This might be a controversial opinion, but I happen to think my parents did a stellar job raising me. I think I’ve become a pretty level-headed, rational, kind adult, and I like to think that my parents had a lot to do with that. But it seems like a lot of my generation seem to disagree with me.
As more and more millennials are having children, I’ve noticed a trend among this new generation of parents. They are adamant that they will not raise their children like they themselves were raised. They are choosing to abandon many of the rules that we grew up with, opting to raise their children differently. Unlike my fellow millennials, here are 5 rules for good manners that I plan to teach my children that their classmates might not learn anymore.
1. My children will shake hands, kiss, or hug in greeting. I know plenty of adults who recall occasions where they were forced to kiss old aunts and uncles when they were children. They remember feeling uncomfortable and vulnerable, and as a result, they’ve sworn never to force their own children to do the same. I won’t force my children to kiss anyone they don’t want to, but they will greet everyone in an appropriate manner, whether that means a handshake, a high five, or a hug.
2. My children will always apologize. It doesn’t matter that my daughter is only two and doesn’t understand why it’s wrong to hit. I know that she understands the meaning of the word “no,” and that’s enough for me. Apologizing isn’t just about teaching our children why certain behaviors are wrong; it’s also about making our children understand that their actions can hurt other people. If my child hits another person, accidentally or intentionally, he or she will apologize for causing harm to another person. Other children’s feelings matter too.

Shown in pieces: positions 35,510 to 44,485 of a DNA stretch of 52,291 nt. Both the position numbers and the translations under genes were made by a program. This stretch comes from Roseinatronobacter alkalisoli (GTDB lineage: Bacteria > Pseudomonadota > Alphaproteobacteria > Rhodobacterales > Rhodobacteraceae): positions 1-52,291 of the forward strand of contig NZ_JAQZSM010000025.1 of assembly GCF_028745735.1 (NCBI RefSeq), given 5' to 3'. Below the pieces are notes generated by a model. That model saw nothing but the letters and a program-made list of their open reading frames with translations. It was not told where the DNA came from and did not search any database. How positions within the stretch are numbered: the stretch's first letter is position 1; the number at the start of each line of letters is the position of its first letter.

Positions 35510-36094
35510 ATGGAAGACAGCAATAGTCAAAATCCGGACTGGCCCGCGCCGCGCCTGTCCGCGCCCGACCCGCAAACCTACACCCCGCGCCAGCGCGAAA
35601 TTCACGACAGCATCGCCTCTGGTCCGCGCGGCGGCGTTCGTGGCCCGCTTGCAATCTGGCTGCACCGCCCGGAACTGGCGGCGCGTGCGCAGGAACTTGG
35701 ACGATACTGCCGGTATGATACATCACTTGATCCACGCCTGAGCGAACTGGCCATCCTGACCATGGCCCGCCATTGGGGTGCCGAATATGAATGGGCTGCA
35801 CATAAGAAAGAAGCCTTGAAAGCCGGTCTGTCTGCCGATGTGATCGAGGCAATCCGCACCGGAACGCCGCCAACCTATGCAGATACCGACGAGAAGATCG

3. If my child brings a toy to the playground, it will be shared. If one of my kids doesn’t want to share a toy at the playground, my child has three options: (1) the toy stays in the car, (2) we go to a playground with no other kids, such as in our own backyard, or (3) we bring two toys of the same variety so the other one can be shared. Playgrounds are supposed to be about interacting with other kids. That’s why we go in the first place. I play with my kids at home, but the playground is all about making friends. And that often involves sharing.
4. My children will try everything they are served. I don’t expect my kids to clear their plates before dessert. I let them trust their guts, and I respect that my kids have unique tastes and preferences. But that doesn’t mean they can’t eat at least one bite of everything they’re served, even those foods they don’t like. We practice this at home all the time, which means they will more willingly try new things at restaurants and at dinner tables that are not their own.
5. My children will not use foul language. I grew up in a house where the “s word” was “stupid.” My kids might be allowed to say “stupid” (they don’t though), but that’s the extent of their foul language. I want my kids to sound respectful, and I want to maintain their innocence for as long as possible. I do believe that clean mouths help preserve a clean heart, so my kids won’t use foul language while they’re living under my roof.
I’m proud of the woman I’ve become, and I will be eternally thankful that my parents raised me the way they did. The best way that I can show my gratitude is to raise my own children in the same way. They are still young, but it’s never too early to start teaching children good manners. My kids are polite, kind, and generous, and I am so proud of them. I know that I will continue to be proud as they grow into polity, kind, and generous adults.